Open the market offensive

December 8, 2013 5:32 AM

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Open the market offensive

With the release of two new gaming consoles in recent weeks, fans are being asked to decide which team they will support in the next generation of gaming technology – Microsoft or Sony.

These consoles come to market roughly eight years since the last eight-year technology cycle started – but with a rush of last-minute policy changes by both manufacturers and backtracking on the less popular features, it can be hard for the consumer to sort the hype from the facts.

When you're in the store trying to decide between Microsoft's Xbox One and Sony's Playstation 4, think back to this report: I'm here to arm you with the right information.

Aesthetically speaking, the PS4 is winning by a nose. While the Xbox's slightly retro “VCR” look will appeal to some, it is a considerably bulkier machine. This design choice is predicated on the fact that Microsoft want the new Xbox to be your “one” entertainment device. The machine will dominate your lounge room set-up and can no longer be placed on its side, like the 360 could.

On the other hand, the PS4 has a sleek rhombus-based shape that is undeniably more modern and appealing. And the PS4 has the upper hand in another respect, because the purest form of connection between you and your device is the controller.

Unlike the two companies' earlier models, this time the PS4 now has the more comfortable and sensible controller. Microsoft's previous Xbox 360 hit the nail right on the head with the most efficient and simple form of controller.

The PS3's controller is undeniably a classic but often not a crowd pleaser for those with larger hands.

Now the Xbox One controller uses a redesign to make itself sturdier and bulkier, while the PS4's input emulates the 360 controller as a simple, beautiful and ergonomic design. There's a lot of personal preference when it comes to console controllers, but it's hard to deny the new slightly Dreamcast-esque Xbox One version doesn't have the same pleasing mix of efficiency and sleek design that the PS4 does.

When it comes down to it though, the true test of hardware is what's under the hood. With their central processing unit (CPU) being so similar as to be essentially the same the onus falls on the graphics processing unit (GPU). This puts the PS4 in front.

With an almost 50 per cent advantage in this department, this means that the PS4 is, in theory, graphically superior. But consider that due to the requirements of modern game development, many of the cross-platform game companies have neither the time nor the money to take full advantage of the added processing power. It's likely that the difference won't even rear its head until PS4 exclusive, tent-pole games like Infamous 3 or Uncharted 4 make their appearance. Yet even now, issues have arisen regarding the native frame-rate of the two consoles that put the PS4's resolution above the Xbox One. This difference won't bother anyone except the most avid graphics fans, but the distinction must be made.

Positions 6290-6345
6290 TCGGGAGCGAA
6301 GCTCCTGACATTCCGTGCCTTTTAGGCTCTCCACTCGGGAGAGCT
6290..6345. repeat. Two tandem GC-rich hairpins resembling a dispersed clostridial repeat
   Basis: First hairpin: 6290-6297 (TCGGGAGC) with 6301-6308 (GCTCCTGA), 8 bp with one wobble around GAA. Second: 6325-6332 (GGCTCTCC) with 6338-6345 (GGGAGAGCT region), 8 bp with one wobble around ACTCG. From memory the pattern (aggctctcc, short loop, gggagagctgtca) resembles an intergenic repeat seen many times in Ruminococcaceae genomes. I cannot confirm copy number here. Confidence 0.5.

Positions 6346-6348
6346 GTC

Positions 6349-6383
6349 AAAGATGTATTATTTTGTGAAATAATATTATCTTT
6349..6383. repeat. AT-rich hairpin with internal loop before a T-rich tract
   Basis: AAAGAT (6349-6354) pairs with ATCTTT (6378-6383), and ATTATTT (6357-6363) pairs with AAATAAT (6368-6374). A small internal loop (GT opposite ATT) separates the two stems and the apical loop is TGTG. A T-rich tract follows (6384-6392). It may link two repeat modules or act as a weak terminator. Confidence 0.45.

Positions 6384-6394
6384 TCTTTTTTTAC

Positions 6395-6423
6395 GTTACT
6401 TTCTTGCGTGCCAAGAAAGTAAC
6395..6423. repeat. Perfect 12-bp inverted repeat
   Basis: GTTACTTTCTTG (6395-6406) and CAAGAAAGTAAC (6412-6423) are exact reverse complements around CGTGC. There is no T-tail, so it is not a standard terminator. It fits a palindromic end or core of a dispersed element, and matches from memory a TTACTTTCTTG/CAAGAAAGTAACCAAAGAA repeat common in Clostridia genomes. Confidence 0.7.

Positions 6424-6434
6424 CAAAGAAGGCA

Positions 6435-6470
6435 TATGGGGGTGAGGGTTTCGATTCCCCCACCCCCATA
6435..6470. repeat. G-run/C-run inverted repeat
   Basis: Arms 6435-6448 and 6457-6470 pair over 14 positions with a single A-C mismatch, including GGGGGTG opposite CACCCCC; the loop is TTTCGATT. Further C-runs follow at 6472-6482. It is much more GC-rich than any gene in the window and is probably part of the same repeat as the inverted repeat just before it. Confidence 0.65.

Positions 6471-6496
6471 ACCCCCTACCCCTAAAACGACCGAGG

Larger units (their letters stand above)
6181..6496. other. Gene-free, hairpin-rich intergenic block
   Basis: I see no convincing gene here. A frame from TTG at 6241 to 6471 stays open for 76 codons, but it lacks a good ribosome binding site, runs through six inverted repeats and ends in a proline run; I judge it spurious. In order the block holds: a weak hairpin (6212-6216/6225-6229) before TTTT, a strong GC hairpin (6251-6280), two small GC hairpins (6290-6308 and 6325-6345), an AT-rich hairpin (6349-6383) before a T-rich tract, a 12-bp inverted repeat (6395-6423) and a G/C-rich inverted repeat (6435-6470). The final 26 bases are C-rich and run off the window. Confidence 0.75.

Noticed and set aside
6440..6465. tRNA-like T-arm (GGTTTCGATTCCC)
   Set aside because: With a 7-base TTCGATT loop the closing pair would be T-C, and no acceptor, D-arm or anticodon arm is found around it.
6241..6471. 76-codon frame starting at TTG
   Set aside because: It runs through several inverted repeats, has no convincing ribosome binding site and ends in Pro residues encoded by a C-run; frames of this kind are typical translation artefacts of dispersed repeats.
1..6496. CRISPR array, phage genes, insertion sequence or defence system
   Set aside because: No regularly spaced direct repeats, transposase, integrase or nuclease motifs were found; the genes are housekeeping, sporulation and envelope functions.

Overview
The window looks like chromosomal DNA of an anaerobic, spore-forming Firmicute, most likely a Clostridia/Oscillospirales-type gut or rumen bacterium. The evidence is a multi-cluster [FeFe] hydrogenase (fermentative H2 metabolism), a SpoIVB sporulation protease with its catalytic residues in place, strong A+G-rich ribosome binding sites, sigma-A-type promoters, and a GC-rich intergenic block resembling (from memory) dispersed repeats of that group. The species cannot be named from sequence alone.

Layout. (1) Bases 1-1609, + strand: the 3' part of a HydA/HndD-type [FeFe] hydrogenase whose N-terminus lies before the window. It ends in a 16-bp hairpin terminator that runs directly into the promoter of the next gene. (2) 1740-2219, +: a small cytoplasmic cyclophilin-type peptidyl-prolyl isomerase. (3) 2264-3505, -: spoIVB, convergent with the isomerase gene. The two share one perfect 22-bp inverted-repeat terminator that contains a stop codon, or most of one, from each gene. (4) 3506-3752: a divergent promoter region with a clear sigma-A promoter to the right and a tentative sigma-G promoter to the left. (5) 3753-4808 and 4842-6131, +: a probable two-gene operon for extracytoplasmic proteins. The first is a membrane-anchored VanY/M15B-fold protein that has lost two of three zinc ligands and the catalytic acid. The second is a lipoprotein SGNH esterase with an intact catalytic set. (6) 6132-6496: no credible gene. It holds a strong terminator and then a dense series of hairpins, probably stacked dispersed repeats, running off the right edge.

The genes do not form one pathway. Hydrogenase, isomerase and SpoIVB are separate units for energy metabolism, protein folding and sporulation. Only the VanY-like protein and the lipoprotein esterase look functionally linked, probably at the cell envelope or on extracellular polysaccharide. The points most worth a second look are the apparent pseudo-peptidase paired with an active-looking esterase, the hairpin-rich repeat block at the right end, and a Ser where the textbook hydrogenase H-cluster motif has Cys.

In terms of software, the general menu system of the Xbox is sleeker, smoother and more ergonomic. Both have tried to streamline their “desktops” to look fancier but the winner in this respect is undeniably Microsoft.

As a side note, the Xbox One now comes bundled with a Kinect. Though this is not the same Kinect that users are used to. This one actually works. Theoretically, it will recognise your face and voice when you sit down and sign you in automatically. Though this comes with the added power drain from the CPU, which the PS4 is not restricted by. It's important to consider that the PS4 equivalent camera is an added peripheral and as such costs more than just the price of the console and requires CPU power usually dedicated to the running of games.

And Microsoft has indicated future Xbox models could support third party media, which means users can plug in a USB with their favourite shows on it.

Now we come to the bread and butter of why you should choose one console over the other: the games.

Many of the best next-gen games will be coming to both consoles (as well as PCs) but Microsoft and Sony ensure your allegiance by securing games through exclusivity agreements. As such, highly anticipated games like Titanfall, will only be coming to Xbox One, while the classic Sony series such as Infamous, Uncharted and God of War (nothing has been announced yet but you can bet it will be) will never grace an Xbox owner's screens. Personal preference is king here.

Ultimately it comes down to that preference regarding design and brand loyalty. Both consoles will feature stunning games in the years to come but, if you have your heart set on Uncharted 4 or Halo 5, you already have your answer.

Also the Xbox One's focus on media integration is a huge plus over the PS4 but many will ignore this for the sake of the potentially graphically superior games in the future.


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